useEffect(() => {
    // Expectation: [1,2,3], Result: [3]
    for (let i = 1; i <= 3; i++) {
      addValue(i);
    }
  }, []);

  state.values.length && console.log(state.values);

  return (
    <div className="App">
      <h1>React Hooks - Synced State Update - Before</h1>
      <Blog />
    </div>
  );
}

After running the above code, the state was never updated with all the components needed, and only updated with the last value passed through the loop.
* For any issues with the below example hit the Refresh Icon.

While this was logical, we were calling an async function multiple times with the same initial value, we had the wrong expectation that the state will always update against its latest version.

To solve this at that time, I’ve suggested updating the state with an array of values instead of updating it with each value one by one.

It was a good solution at that time, but it was still bothering me that there was something I was missing about how to update our state.

After reading “React Hooks In Action”, it was clear to me how it could easily be fixed.

when updating a value by using the useState update function we destructured, we can pass a function instead of a value directly.

By doing so React will inject that function with the latest updated state making sure everything is synced.

Now we can update our state the same as before, taking into account the latest available state injected by React.

This will lead us to our desired result of a correctly updated state. 

import { useEffect, useState } from "react";
import { Blog } from "./Blog";
import "./styles.css";

export default function App() {
  const [state, setState] = useState({
    values: []
  });

  // React's injected "latestState" which
  // will always be synced with the latest state updates.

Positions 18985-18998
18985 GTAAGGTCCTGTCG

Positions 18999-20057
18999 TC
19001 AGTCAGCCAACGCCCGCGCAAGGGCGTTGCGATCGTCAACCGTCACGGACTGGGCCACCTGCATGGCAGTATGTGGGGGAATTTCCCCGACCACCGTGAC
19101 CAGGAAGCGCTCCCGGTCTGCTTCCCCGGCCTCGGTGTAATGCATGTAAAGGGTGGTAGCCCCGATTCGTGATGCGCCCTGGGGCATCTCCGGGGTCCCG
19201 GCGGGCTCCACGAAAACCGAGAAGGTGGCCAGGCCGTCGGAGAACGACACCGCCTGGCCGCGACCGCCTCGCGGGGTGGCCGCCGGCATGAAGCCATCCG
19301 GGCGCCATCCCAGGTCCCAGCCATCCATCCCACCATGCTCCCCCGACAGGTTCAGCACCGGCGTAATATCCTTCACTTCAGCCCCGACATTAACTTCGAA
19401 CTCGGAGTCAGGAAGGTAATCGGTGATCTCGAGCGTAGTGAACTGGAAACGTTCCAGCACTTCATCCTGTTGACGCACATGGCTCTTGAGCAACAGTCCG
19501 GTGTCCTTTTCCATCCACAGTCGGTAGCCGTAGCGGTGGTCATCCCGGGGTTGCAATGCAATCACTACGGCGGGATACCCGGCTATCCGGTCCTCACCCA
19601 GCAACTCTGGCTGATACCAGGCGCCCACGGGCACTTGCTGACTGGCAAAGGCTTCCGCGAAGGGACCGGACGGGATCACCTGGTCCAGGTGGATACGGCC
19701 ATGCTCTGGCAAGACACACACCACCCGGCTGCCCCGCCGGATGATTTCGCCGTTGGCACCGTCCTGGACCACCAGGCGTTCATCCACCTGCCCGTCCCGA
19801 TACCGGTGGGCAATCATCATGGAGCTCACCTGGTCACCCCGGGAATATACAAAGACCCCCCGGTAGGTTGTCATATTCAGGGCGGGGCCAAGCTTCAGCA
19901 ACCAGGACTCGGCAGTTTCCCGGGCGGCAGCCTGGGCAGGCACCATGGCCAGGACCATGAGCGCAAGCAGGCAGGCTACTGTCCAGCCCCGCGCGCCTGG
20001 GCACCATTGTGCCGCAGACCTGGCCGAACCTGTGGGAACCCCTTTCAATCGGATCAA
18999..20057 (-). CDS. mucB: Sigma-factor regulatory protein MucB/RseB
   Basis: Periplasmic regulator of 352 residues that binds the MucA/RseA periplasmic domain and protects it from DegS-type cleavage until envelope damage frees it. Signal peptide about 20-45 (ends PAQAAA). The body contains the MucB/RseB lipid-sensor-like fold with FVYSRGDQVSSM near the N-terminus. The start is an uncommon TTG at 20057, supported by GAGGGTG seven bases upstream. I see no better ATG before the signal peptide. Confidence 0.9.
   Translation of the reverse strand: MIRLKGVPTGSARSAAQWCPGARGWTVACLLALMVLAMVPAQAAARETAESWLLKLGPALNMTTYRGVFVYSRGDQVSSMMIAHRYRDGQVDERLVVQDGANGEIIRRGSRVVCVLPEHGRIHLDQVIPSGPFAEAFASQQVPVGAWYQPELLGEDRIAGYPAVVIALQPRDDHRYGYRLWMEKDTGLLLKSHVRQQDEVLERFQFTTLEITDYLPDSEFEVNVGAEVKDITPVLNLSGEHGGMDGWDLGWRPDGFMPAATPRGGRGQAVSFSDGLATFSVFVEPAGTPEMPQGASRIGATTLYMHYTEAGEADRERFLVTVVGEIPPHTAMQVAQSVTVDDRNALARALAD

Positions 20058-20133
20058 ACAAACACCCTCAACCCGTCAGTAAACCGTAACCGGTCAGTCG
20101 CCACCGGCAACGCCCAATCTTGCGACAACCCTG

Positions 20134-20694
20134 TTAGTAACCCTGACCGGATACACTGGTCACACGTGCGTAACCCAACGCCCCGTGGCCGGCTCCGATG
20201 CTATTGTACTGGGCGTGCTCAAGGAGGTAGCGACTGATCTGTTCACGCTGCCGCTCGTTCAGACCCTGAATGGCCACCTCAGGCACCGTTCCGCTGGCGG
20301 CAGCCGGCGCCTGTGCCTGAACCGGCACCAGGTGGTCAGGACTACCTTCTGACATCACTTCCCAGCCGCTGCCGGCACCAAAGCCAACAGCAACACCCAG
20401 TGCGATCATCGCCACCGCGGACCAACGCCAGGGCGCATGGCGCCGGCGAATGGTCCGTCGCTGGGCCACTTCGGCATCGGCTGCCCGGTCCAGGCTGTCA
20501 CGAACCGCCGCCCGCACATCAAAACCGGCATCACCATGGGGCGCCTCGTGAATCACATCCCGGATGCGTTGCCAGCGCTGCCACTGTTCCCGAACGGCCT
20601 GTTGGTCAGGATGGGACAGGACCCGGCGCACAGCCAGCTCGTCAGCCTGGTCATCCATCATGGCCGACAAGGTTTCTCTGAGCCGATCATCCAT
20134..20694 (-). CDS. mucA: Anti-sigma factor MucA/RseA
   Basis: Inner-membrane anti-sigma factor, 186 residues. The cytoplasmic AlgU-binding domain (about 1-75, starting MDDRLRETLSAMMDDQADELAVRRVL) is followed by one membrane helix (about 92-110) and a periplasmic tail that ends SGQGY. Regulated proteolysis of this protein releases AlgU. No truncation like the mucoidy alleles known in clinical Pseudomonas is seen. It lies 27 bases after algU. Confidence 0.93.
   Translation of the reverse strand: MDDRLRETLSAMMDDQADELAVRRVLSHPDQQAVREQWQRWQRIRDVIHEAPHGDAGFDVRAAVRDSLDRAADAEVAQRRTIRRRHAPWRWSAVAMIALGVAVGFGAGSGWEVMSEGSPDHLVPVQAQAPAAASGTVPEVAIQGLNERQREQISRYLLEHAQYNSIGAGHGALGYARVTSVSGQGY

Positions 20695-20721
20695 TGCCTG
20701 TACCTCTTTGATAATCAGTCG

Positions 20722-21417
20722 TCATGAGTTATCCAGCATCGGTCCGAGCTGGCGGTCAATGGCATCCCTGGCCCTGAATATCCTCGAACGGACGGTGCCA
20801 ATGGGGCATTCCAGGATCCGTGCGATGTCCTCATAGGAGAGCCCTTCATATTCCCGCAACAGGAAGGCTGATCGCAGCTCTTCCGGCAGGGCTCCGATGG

const addValue = (value) =>
    setState((latestState) => ({ values: [...latestState.values, value] }));

  useEffect(() => {
    // Expectation: [1,2,3], Result: [1,2,3]
    for (let i = 1; i <= 3; i++) {
      addValue(i);
    }
  }, []);

  state.values.length && console.log(state.values);

  return (
    <div className="App">
      <h1>React Hooks - Synced State Update - After</h1>
      <Blog />
    </div>
  );
}

* For any issues with the below example hit the Refresh Icon.

useREf Overview

I feel the need to go over Refs because I’ve seen how it can be confusing for new developers using Hooks.

useRef:

  • It returns a mutable object that will persist for the full lifetime of the component.
  • The mutable object returned has a property named current, which holds our reference value.
  • You can supply an initial value when calling the useRef hook.
  • It can hold any mutable value we want, which is an improvement over the use of the ref attribute we used before React’s hooks, which only helps us in getting the DOM element reference
const ref = useRef(initialValue);

// ref = { current: initialValue }

Now for the important part, one of the powerful ways you can use a Reference value is to update the state of a value in your functional component without triggering a rerender.

Let’s look at the following example of two counters, one working with useState and another working with useRef.
* For any issues with the below example hit the Refresh Icon.

As you would expect, the counter using useState will always show the updated counter number. 

The useRef based counter, will still update its value but it will not trigger a rerender as mentioned above, and that’s why we won’t see the updated number until we trigger a rerender for the component.

Now when you click the above example force update button, you will see that the values have been updating for every click on the useRef counter.

*      *     *

I hope you’ve enjoyed this article, I’m sure that you are now better equipped at solving performance and state updates issues regarding the useState hook, and that now you truly understand the useRef hook.